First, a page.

Familiar place names often evoke a slideshow of landmarks in the mind’s eye, coupled with sensory memories of living or visiting a place. For instance, any conversation about New York City will likely bring up snapshots of yellow taxi cabs, hustle and bustle, tall skyscrapers, and a city that never sleeps. The same is true of Edinburgh and its wonderful neighbourhoods. Comingled with the images of Edinburgh Castle, Palace of Holyrood, the sights and sounds of the Royal Mile, are the quiet walks through Stockbridge and along the Water of Leith, relaxing or picnicking in Inverleith Park, and the charming quaintness of Dean Village.

The Water of Leith is one of the most sensational geographical aspects of living in the EH4 area. Beginning in the Pentland Hills and coming to Edinburgh by way of Balerno, the waterway traces and flows through Edinburgh for nearly twelve miles before emptying into the Firth of Forth. The most beautiful and iconic section of the Water of Leith curls around Stockbridge and Dean Village. This is easily one of the most peaceful and lovely ambles to explore in Edinburgh and as a resident you’ll find that it offers a sense of detachment from the noise of city life; one is aware of being in a city but this stretch of path is so tranquil and picturesque that it fosters a feeling of having stumbled across a sleepy hamlet.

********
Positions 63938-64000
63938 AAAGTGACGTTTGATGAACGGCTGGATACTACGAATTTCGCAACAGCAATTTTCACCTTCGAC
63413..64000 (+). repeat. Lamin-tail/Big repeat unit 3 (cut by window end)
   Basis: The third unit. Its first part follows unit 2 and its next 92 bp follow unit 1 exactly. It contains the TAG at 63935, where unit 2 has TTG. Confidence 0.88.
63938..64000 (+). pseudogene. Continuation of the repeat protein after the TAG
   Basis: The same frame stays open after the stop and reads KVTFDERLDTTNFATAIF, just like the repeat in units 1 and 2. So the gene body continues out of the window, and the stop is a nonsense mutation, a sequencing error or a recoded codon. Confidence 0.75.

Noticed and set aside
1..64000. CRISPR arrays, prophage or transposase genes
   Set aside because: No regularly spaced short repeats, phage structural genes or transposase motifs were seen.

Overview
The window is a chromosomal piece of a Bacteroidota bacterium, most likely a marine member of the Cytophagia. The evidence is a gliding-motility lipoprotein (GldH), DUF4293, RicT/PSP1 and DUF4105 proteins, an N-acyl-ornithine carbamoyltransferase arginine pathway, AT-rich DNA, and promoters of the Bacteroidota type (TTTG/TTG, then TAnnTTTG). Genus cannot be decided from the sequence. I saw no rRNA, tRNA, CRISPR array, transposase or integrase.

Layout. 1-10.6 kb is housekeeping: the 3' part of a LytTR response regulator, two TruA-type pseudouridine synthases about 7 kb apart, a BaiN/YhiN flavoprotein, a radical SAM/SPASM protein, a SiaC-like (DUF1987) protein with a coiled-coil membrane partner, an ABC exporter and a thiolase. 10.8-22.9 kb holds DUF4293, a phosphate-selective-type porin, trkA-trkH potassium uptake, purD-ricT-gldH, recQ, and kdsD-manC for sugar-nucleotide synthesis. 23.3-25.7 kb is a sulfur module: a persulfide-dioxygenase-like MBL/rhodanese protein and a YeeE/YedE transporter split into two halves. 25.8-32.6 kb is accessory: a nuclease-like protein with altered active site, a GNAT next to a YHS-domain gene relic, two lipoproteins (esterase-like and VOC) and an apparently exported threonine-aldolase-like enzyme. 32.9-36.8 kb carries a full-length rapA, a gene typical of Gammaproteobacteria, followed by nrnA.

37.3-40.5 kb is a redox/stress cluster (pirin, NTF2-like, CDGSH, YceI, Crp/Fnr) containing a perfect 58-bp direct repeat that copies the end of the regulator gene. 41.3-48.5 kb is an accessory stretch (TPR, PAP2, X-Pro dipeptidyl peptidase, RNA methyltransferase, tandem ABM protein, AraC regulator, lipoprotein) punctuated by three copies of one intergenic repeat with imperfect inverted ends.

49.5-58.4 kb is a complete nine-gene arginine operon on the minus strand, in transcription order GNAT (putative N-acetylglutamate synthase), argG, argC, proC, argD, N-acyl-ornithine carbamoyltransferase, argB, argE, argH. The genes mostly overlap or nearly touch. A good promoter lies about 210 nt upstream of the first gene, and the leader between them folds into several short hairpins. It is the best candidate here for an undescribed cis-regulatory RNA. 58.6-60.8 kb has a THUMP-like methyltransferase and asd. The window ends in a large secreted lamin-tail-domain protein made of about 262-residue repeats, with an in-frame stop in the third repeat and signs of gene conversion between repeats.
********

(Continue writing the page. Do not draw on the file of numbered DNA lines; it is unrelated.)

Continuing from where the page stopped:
Photo of the Water of Leith in the Dean Village

Following along the Water of Leith through Dean Village brings you to the Scottish National Gallery of Modern Art buildings. These two buildings stand gracefully on either side of Belford Road with an eye-catching sculpture park and landscaping. Nearby is Belgrave Crescent, a fantastic sweeping crescent packed with Victorian townhouses that use bold architectural elements including canted bays and balustrading.

Just along the road, betwixt the Dean Gardens and along the Water of Leith, is St Bernard’s Well. Worth a visit, the well was erected in 1789 over a natural spring famed for its healing power. The building over the spring contains a statue of Hygieia, the Greek goddess of health, while the pumphouse beneath is adorned with blue and gold mosaic and is a copy of the Temple to the Sybil at Tivoli. The Edinburgh gem was furbished in 2012 as part of Edinburgh World Heritages’ Twelve Monuments Project.

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